Needy Austrian Nazi Victims Worldwide To Receive Medical Care

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This post is for historical informational purposes only. Please do not refer to this post for information pertaining to current Claims Conference programs. Visit What We Do for current program guidelines and information. Thank you.

January 28, 2008

A supplemental fund to provide medical services for needy Austrian Nazi victims worldwide was secured after successful negotiations by the Claims Conference.

As a result of talks held in late 2007 in Vienna, the Austrian Ministry of Social Affairs will now pay €1.8 million – €2 million annually toward the Claims Conference’s Austrian Holocaust Survivor Emergency Assistance Program, whose previous funding is expiring.

“Only very few Jews managed to survive the war in Austria,” said Julius Berman, Claims Conference chairman. “The majority of these survivors, now elderly, live all around the world.”

Moshe Jahoda, himself a child survivor, who headed the negotiations through the Claims Conference’s Committee on Jewish Claims Against Austria, said, “As Holocaust survivors age, their medical and social services needs increase. We remain focused on issues that are of concern to Nazi victims around the world.”

About 16,000 Austrian Jewish survivors of the Holocaust are living primarily in the United States, Britain, Israel and South America, according to the Claims Conference’s latest statistics.

No individual payments are being made by the Claims Conference from these funds. The new funds will be distributed and used by local social service agencies around the world that provide dental work, hearing aids and eyeglasses, among other assistance.

Applicants must meet all four criteria:

1.) Individuals must be either a Jewish victim of Nazi persecution or have fled Austria to escape persecution on or after July 11, 1936. They, or their parents, must have been Austrian citizens, or have had 10 years of residence in Austria prior to their date of emigration.

2.) Individuals’ annual income may not exceed the limit specified by their current country of residence (income requirements vary by country). Necessary expenses, in relation to income, will be considered in determining eligibility. Widows and widowers of deceased Austrian Nazi victims who were eligible for funding through AHSEAP will be included in this program. Calculation of income to meet the eligibility guidelines shall be as follows:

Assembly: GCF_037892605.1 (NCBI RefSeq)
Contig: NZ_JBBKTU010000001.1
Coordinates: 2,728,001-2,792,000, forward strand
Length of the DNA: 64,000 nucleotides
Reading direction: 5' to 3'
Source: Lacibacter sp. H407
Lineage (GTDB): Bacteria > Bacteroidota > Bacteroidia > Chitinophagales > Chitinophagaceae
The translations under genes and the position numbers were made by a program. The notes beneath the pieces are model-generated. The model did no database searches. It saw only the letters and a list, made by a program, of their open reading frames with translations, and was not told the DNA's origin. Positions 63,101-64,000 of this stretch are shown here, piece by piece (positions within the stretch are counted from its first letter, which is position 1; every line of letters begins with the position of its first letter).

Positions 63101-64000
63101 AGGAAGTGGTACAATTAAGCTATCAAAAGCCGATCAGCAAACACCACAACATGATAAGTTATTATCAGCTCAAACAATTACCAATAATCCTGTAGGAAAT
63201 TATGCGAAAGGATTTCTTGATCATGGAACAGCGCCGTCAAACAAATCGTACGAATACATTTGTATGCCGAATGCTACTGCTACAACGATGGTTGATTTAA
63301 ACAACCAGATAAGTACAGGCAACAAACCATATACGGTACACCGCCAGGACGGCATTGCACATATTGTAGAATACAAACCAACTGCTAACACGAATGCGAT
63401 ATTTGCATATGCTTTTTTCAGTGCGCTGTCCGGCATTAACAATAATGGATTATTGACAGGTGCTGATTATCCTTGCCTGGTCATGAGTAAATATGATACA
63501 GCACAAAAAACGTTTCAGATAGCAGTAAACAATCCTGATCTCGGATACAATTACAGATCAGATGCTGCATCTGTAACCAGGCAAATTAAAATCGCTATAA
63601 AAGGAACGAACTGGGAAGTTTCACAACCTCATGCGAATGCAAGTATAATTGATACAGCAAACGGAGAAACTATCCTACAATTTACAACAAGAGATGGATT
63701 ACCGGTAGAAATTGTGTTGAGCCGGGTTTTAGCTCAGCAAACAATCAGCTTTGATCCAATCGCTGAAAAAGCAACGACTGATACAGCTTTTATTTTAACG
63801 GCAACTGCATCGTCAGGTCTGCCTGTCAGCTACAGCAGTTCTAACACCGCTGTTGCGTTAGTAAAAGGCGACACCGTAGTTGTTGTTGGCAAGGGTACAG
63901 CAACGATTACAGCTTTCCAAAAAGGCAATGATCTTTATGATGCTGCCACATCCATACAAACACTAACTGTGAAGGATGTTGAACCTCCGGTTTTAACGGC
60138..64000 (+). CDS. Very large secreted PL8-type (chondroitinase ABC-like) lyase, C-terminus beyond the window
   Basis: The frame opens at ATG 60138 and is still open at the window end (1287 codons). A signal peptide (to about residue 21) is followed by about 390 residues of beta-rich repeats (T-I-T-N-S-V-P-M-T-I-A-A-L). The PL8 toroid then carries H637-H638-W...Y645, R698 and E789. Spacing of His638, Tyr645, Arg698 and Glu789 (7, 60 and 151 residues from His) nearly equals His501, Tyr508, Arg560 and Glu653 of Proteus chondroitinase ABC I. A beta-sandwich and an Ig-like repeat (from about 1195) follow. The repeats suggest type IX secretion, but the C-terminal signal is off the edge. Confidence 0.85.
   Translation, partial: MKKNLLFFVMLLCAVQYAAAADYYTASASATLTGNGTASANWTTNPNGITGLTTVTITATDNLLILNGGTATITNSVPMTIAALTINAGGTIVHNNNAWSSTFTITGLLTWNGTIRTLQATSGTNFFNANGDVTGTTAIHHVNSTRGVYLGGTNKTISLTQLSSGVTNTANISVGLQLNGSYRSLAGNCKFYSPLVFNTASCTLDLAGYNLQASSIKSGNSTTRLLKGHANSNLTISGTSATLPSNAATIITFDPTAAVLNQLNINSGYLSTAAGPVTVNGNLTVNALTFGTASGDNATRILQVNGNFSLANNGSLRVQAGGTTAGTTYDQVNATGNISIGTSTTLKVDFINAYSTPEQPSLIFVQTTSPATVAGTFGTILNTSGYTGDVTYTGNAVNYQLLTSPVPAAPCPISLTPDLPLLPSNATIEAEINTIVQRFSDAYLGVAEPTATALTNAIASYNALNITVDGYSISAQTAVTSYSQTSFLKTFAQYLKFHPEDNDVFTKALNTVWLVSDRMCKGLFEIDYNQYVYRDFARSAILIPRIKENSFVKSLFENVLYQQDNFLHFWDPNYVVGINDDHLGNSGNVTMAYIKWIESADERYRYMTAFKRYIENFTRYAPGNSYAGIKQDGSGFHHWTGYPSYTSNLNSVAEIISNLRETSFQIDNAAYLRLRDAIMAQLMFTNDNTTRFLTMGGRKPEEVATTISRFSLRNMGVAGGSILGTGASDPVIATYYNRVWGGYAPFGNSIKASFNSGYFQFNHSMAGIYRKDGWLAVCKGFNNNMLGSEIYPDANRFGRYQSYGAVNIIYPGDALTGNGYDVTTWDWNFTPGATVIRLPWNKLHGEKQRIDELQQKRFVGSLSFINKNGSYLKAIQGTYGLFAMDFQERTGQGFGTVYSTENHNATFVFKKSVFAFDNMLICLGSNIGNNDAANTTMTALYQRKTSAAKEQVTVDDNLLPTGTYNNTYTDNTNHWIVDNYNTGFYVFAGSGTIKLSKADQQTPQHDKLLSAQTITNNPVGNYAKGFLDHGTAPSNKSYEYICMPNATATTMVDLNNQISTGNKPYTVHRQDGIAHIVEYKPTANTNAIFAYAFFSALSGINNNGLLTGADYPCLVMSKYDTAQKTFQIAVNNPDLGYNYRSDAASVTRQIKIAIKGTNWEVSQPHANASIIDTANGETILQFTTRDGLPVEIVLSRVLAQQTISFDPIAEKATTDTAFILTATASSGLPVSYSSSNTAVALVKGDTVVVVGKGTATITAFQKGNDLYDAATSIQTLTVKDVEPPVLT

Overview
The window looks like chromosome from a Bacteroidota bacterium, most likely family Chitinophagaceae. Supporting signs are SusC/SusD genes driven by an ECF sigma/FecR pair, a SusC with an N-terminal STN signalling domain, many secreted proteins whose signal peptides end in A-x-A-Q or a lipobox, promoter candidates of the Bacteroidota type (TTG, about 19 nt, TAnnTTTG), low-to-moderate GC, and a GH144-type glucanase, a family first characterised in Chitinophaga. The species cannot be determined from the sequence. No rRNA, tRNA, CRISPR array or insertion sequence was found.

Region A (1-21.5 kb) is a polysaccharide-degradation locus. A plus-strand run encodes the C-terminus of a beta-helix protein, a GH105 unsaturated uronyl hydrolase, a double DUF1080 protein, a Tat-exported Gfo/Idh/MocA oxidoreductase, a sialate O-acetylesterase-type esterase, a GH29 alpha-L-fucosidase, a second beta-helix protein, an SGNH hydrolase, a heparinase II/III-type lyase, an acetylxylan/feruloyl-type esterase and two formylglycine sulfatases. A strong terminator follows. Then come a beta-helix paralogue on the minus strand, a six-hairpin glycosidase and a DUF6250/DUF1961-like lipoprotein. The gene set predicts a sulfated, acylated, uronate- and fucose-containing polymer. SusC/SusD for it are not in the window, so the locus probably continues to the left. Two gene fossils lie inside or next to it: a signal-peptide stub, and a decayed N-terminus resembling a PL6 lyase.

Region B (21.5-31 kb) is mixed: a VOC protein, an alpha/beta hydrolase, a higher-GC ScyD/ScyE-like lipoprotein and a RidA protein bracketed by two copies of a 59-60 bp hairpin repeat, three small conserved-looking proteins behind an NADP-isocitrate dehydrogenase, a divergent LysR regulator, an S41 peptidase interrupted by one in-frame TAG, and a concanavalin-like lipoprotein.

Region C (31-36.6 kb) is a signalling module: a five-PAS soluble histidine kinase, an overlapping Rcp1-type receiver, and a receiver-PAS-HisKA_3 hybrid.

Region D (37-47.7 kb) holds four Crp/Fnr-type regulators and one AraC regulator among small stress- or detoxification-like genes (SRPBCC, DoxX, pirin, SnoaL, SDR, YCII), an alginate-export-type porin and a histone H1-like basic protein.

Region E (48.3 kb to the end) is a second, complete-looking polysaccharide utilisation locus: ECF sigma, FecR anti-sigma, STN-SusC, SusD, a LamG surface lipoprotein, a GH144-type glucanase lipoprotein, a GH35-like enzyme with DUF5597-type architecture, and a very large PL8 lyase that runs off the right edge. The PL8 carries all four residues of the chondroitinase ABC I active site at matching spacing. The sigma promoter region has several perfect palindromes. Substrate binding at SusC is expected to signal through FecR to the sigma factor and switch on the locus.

• Only the income of the applicant shall be taken into account (not the income of his or her spouse).
  • Holocaust-related pensions; pension payments from obligatory national social security systems; or pensions awarded for reduction in earning capacity, for industrial injury or occupational disease, for loss of life or any comparable payment will not be considered income.

3.) Total of financial assets may not exceed the limit specified for applicant’s current country of residence.

4.) There must be a specific emergency need that individuals cannot pay from their assets and income.

In addition, if the spouse of an Austrian Nazi victim suffers from severe health problems, the survivor may request support for the spouse in the framework of the maximum annual sum that the survivor would be entitled to receive. The request must be made by the survivor on behalf of his or her spouse. Heirs of deceased Nazi victims, other than those described above, are not eligible for this program.

Since 1951, the Claims Conference has negotiated for and distributed payments from Germany, Austria, other governments, and certain industry; recovered unclaimed German Jewish property; and funded programs to assist the neediest Jewish victims of Nazism.

For more information and assistance, contact:

Tzedaka, Buenos Aires

Jewish Care, Melbourne
Jewish Care, Sydney

Belgium and Netherlands
Centraal Beheer van Joodse Weldadigheid, Antwerp

Confederaco Israelita do Brasil, Sao Paulo

Selfhelp Community Services, New York

Reshet, Santiago

Denmark, Finland, Norway and Sweden
Jewish Community of Stockholm

Foundation CASIP-COJASOR, Paris

Germany and Switzerland
Zentralwohlfahrtsstelle der Juden in Deutschland, Frankfurt am Main

Association of Jews from Central Europe, Tel Aviv

United Kingdom Association of Jewish Refugees, London

United States
Selfhelp Community Services, New York

Fundacion Tzedaka del Uruguay, Montevideo

Rest of the world:
Claims Conference, Vienna